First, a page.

Woods was soon back in the pool. Following the amputation, but before completing the last of six sessions of chemotherapy, he went to watch some fellow members of the school team compete in a swimming gala. Woods was asked by other members of the school team if he wanted to take part. With little exercise and no training, weak from his treatment and painfully thin, and with his last chemo session due in three days' time, he swam the 100-metre backstroke in front of the 300 or so spectators – and won.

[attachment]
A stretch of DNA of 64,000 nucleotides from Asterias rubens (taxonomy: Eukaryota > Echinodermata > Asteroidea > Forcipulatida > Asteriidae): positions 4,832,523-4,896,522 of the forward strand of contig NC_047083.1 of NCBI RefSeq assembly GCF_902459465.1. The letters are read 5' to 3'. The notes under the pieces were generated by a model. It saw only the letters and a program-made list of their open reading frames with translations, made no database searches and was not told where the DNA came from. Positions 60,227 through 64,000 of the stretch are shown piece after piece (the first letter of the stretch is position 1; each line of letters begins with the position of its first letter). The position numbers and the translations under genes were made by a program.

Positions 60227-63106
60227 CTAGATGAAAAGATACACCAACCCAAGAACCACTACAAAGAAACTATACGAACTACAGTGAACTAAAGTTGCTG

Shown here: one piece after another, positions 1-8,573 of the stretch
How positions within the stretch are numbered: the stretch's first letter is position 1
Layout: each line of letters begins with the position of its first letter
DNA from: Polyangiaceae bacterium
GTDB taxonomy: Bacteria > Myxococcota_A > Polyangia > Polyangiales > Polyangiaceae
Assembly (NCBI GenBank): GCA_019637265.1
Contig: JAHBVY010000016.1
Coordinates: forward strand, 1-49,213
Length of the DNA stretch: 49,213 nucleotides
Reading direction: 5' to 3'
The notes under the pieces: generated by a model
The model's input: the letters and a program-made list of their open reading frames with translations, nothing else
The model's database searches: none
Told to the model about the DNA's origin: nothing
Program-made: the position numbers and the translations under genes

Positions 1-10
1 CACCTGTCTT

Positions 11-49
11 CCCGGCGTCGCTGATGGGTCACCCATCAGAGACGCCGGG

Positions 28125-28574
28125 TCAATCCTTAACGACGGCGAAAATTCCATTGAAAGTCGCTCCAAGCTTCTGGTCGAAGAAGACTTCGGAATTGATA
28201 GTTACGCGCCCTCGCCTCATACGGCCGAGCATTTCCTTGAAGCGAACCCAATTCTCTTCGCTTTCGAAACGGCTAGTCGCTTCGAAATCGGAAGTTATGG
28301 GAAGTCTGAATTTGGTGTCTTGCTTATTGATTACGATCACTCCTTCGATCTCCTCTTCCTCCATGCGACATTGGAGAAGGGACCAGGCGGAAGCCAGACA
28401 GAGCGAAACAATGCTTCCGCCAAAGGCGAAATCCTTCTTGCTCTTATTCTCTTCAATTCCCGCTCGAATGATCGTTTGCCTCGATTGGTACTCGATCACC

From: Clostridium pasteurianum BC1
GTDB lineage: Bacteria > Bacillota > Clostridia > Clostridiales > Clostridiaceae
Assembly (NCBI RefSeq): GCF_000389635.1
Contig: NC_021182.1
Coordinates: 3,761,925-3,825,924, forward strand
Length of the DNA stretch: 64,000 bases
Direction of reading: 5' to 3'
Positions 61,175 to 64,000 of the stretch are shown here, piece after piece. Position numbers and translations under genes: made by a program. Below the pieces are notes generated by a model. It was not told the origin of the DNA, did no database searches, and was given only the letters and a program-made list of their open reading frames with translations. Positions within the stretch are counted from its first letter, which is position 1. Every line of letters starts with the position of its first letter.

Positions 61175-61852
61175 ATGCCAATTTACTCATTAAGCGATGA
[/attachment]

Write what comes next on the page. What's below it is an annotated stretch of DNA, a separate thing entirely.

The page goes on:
It was the start of a seemingly endless cycle of training and competing. He adapted to life as a competitive athlete with a rigorous routine of 5.00am starts, swimming for miles on end, a strict diet, injury and rehab, and rest and recovery. The training paid off. Between 1987 and 2004, Woods competed in European and World Championships, and the Paralympics in Seoul, Barcelona, Atlanta and Sydney. The medals stacked up on the sideboard. Until that day in September 2004.
No longer a competitive swimmer, Woods needed a new career. Occasionally, he had taken time out from swimming to give talks at local schools, inspiring the pupils with his Paralympic story. That soon developed into delivering hundreds of talks for the Teenage Cancer Trust to schoolchildren across the country.